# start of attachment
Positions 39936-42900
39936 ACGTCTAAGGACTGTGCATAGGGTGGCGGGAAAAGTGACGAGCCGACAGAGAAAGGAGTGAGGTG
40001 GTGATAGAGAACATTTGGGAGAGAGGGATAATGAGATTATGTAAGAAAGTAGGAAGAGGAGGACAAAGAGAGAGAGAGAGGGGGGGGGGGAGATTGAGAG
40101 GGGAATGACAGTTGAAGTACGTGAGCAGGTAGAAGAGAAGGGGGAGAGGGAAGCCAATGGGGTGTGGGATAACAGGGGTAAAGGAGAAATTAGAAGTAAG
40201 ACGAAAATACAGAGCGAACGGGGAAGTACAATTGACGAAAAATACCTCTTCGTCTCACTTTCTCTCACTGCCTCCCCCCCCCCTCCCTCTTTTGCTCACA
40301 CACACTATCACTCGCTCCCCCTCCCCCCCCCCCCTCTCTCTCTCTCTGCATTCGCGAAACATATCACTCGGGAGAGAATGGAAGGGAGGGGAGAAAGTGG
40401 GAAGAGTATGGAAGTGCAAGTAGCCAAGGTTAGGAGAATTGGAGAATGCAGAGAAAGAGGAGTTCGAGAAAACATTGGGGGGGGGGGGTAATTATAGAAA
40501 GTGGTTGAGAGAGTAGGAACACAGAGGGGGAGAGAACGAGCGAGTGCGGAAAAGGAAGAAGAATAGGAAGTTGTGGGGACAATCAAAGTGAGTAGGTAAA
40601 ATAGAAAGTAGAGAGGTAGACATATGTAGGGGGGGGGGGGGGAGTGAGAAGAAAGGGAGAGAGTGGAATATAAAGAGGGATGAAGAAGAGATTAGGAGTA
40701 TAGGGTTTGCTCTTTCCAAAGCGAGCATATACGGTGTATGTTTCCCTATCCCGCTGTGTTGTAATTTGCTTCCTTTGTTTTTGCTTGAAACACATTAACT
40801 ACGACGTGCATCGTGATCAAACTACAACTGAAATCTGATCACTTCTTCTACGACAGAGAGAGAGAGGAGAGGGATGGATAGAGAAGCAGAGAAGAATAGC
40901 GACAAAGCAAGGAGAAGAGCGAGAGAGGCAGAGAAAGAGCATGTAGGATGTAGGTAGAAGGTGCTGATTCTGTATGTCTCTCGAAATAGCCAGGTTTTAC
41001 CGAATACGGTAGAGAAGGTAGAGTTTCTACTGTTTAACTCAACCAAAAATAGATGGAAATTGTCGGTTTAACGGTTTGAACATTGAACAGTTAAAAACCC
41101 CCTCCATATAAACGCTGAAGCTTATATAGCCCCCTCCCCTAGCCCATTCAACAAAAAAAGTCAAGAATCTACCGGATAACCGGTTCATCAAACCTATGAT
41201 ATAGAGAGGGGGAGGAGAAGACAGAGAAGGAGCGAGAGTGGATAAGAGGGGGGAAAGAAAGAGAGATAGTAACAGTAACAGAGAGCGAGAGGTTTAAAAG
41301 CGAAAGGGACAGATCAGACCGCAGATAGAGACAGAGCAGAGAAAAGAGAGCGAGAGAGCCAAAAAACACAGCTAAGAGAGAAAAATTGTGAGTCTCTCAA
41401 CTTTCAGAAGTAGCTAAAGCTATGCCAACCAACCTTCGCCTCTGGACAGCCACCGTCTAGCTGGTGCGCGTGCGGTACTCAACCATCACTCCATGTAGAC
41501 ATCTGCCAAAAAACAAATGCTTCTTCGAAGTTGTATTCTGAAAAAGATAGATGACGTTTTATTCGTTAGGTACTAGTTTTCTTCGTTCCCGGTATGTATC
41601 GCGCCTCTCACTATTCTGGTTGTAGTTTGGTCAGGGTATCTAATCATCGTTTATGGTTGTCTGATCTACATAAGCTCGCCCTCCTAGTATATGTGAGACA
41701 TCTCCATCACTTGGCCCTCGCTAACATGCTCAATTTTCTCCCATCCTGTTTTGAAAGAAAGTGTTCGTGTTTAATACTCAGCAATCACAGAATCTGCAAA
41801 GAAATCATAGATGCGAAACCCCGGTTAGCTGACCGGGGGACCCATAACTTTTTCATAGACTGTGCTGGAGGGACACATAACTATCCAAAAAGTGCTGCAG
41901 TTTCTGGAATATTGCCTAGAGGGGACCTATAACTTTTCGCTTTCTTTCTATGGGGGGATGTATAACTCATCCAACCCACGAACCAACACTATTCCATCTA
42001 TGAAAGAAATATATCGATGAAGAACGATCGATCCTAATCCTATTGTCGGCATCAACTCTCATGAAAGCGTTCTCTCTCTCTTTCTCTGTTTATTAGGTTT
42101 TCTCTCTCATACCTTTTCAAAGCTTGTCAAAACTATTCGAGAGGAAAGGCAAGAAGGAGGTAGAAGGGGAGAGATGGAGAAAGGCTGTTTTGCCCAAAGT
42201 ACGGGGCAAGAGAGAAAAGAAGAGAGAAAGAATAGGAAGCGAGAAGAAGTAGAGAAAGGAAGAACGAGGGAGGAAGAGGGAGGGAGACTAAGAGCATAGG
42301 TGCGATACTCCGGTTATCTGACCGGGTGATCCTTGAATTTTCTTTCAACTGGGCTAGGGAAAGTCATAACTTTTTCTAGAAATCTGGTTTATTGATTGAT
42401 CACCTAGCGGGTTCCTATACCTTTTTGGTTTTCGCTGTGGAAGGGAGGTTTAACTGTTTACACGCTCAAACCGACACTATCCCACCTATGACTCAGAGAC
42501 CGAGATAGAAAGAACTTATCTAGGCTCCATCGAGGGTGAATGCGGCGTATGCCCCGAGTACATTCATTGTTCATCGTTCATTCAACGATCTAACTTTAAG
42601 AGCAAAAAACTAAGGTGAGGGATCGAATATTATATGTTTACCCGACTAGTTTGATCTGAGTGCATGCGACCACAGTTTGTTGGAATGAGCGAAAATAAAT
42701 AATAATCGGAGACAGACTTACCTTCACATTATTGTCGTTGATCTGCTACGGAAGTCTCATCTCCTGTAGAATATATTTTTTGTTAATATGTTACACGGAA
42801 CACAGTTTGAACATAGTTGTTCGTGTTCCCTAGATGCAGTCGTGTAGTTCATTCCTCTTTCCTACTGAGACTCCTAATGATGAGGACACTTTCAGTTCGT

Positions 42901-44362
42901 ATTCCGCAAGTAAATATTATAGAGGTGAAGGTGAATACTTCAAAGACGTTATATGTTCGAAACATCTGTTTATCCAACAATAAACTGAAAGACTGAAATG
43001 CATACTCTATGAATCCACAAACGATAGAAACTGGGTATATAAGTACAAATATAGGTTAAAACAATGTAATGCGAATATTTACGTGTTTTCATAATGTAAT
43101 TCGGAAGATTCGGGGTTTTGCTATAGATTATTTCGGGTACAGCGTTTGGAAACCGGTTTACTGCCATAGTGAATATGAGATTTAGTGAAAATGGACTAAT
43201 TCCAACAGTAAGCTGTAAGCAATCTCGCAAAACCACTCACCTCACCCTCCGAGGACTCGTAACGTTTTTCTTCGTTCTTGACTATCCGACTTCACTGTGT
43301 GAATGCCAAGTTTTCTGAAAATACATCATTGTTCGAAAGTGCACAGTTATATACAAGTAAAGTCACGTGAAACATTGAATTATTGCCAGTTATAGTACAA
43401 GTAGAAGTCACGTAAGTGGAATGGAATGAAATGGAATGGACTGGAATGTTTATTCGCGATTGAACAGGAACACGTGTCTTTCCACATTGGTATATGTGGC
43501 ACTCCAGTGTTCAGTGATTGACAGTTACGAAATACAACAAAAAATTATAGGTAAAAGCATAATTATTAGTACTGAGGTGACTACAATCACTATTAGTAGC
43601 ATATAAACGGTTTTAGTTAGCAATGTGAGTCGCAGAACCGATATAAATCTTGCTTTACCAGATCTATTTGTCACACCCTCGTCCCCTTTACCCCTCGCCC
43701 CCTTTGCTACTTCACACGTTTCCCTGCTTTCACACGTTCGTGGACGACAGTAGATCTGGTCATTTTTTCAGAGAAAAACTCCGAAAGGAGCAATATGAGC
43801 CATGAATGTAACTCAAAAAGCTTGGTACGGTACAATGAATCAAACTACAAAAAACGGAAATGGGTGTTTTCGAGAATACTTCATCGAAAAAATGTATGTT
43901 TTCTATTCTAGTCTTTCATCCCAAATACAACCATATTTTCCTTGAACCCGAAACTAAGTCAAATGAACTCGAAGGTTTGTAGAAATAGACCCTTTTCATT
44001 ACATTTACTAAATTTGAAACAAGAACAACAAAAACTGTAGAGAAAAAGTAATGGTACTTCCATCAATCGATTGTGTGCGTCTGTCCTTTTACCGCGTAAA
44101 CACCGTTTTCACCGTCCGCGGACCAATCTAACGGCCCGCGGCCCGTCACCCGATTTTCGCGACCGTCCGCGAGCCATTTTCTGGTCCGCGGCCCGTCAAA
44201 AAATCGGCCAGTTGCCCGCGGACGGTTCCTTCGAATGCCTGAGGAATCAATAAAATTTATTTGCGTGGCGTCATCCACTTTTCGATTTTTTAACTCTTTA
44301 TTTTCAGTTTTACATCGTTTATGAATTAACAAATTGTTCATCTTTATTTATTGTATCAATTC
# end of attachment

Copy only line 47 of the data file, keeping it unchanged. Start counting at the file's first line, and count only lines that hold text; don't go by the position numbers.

44301 TTTTCAGTTTTACATCGTTTATGAATTAACAAATTGTTCATCTTTATTTATTGTATCAATTC